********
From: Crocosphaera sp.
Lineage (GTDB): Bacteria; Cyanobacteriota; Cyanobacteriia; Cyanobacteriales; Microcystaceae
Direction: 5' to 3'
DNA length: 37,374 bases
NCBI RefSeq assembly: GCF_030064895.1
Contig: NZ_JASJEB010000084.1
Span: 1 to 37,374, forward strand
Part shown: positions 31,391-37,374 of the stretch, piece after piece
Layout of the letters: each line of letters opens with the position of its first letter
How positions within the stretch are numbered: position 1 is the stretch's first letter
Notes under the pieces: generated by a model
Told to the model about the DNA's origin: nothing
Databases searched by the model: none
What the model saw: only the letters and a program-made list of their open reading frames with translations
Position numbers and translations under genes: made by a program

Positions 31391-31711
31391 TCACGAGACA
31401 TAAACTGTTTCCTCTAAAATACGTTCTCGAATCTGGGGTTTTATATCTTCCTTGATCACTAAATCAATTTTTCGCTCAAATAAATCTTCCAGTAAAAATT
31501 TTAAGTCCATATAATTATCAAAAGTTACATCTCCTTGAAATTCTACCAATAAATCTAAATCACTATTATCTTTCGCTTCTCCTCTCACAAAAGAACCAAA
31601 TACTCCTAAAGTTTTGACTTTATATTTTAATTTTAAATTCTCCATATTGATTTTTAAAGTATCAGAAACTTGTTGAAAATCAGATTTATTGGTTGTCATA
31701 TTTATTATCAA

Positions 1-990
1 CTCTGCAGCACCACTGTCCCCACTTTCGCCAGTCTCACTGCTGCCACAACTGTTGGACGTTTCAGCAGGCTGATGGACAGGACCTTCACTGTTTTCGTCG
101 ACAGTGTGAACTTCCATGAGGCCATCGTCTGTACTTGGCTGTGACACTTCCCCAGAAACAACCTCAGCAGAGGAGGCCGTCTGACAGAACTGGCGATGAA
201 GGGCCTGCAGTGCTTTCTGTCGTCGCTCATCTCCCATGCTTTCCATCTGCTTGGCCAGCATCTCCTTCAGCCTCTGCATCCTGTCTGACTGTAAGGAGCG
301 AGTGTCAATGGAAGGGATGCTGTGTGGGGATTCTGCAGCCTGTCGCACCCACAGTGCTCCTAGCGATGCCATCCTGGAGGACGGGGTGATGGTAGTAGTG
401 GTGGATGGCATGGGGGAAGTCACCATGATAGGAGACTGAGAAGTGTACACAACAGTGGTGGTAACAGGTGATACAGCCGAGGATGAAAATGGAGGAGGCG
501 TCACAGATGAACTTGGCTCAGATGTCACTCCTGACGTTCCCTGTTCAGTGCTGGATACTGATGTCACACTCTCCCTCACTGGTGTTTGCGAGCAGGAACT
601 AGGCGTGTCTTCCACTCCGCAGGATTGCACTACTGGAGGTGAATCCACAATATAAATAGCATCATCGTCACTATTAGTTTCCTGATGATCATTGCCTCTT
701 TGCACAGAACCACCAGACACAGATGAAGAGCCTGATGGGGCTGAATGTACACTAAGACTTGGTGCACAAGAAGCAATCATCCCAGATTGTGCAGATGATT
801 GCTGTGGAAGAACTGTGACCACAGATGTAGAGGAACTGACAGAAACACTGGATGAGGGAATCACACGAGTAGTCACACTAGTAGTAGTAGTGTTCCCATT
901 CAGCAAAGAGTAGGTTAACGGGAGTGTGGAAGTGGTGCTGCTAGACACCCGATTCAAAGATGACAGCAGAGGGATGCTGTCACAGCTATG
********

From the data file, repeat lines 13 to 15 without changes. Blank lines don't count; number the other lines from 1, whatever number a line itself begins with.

Databases searched by the model: none
What the model saw: only the letters and a program-made list of their open reading frames with translations
Position numbers and translations under genes: made by a program